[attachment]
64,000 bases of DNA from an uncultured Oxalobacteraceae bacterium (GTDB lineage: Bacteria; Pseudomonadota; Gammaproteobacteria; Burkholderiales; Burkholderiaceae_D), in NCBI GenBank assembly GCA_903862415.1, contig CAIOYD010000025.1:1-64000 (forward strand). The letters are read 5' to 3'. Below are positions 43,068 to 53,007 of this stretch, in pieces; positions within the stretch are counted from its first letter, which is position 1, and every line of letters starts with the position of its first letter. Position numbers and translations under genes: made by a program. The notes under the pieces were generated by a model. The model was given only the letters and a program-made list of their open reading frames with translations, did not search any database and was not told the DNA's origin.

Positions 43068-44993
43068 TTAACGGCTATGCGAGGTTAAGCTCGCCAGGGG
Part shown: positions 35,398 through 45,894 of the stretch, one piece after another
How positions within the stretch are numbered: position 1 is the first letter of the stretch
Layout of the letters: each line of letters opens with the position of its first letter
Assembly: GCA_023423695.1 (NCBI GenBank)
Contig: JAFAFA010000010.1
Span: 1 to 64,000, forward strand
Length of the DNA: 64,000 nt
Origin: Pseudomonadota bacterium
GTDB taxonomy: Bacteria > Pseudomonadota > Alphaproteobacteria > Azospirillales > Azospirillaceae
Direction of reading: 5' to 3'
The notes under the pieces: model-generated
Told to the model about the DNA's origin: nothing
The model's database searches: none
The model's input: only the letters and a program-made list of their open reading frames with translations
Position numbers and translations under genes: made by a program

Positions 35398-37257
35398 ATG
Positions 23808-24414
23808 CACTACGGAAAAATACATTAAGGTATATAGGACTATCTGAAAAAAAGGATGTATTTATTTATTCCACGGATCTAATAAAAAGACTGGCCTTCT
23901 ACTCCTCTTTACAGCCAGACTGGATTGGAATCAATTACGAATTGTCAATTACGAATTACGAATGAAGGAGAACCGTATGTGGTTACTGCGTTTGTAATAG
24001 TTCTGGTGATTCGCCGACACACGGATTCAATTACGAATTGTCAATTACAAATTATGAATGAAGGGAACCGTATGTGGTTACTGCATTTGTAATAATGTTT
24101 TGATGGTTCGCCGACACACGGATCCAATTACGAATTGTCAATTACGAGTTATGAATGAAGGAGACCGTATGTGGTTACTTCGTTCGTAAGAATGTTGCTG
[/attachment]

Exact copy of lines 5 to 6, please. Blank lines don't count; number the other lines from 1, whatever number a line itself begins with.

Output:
How positions within the stretch are numbered: position 1 is the first letter of the stretch
Layout of the letters: each line of letters opens with the position of its first letter